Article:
Happy St. Patrick's Day. Today the water in the White House fountains as well as the Chicago River will be dyed green. And looking back through prankster history, I found this case from 1988 in which someone put green dye in the pool where radioactive nuclear fuel was stored at Palo Verde Nuclear Generating Station. Oddly, the plant officials were unwilling to admit it was a St. Patrick's Day prank, even though it happened on the eve of March 17. As reported in the San Jose Mercury News
(Mar 30, 1988):
Officials say they can't be sure it was a prankster who planted green dye in a pool where highly radioactive nuclear fuel is stored, even though it happened on the eve of St. Patrick's Day.
The 1,270-megawatt Unit 2 reactor at Palo Verde Nuclear Generating Station was not operating on March 16 when the 241,000 gallons of water turned green. The plant had been shut down Feb. 20 for a three-month refueling outage.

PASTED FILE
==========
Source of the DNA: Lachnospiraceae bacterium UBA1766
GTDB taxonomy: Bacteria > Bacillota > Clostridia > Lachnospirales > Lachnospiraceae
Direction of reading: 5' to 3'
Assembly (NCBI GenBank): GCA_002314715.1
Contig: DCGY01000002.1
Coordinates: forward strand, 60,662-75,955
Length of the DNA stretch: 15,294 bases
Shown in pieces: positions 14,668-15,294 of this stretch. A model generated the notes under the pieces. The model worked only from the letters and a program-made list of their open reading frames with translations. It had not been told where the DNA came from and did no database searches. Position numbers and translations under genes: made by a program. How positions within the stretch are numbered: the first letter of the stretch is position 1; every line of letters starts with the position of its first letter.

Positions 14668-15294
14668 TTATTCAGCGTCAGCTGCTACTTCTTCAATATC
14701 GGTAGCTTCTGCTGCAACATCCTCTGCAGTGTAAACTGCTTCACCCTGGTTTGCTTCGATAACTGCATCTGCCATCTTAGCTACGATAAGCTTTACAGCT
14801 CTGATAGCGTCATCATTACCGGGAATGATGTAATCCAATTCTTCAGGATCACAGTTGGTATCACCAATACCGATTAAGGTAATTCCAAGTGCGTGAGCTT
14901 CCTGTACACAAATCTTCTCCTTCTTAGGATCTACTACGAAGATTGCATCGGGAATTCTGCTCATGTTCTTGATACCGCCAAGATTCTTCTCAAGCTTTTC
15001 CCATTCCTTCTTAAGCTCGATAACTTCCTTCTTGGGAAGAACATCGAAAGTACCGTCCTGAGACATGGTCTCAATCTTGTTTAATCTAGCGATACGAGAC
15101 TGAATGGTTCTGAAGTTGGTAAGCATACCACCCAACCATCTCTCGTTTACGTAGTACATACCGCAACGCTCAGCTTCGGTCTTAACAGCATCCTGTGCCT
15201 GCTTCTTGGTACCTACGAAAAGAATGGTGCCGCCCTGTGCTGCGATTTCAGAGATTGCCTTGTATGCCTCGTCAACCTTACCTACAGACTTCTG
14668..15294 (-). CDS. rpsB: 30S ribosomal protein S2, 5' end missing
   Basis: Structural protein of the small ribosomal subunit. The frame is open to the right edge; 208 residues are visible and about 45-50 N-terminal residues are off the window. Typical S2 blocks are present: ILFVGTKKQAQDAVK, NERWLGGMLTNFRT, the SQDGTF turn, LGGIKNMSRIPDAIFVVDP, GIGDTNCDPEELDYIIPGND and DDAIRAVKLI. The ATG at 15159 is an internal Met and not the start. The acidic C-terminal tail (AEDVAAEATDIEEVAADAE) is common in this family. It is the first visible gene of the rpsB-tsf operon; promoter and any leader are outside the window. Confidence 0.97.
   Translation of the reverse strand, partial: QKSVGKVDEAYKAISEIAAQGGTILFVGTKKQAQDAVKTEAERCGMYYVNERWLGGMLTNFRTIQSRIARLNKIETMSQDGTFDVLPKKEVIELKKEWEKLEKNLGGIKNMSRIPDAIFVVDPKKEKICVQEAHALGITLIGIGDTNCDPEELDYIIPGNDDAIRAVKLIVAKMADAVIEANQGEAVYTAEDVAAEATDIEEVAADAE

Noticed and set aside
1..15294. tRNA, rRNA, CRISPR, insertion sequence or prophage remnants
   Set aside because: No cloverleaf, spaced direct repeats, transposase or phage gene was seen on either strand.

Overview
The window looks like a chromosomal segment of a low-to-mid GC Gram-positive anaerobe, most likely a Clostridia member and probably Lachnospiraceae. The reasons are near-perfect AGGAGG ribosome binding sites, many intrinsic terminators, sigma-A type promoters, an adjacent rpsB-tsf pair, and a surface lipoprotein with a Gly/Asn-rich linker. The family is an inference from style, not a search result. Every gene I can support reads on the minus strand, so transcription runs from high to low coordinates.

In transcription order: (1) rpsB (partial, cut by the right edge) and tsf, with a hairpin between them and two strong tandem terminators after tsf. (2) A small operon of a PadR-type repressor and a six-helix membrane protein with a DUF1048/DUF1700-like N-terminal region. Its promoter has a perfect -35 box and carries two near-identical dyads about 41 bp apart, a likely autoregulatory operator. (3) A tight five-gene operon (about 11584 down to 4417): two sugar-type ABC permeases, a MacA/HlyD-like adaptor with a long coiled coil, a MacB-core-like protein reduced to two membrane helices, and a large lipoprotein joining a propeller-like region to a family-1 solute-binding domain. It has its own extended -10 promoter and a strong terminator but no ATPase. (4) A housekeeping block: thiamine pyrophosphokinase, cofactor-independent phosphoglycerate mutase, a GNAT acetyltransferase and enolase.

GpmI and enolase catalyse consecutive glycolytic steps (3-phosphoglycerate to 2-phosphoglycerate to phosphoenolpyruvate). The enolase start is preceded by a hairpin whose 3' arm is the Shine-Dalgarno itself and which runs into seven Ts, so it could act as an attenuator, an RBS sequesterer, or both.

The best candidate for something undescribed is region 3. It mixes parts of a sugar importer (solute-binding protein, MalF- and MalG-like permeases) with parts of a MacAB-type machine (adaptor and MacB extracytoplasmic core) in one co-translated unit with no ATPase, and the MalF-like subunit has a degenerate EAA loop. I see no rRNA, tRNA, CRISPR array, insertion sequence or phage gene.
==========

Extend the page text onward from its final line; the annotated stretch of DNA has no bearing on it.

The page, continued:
Chemical analysis revealed the cause of the color change -- green dye -- but officials said it was still speculative to label the incident as the work of a prankster.
''We don't see any connection between the color change and the holiday," said Don Andrews, a spokesman for the Arizona Nuclear Power Project. "We're investigating several possibilities. It may have been intentionally done. Then again, it may not be."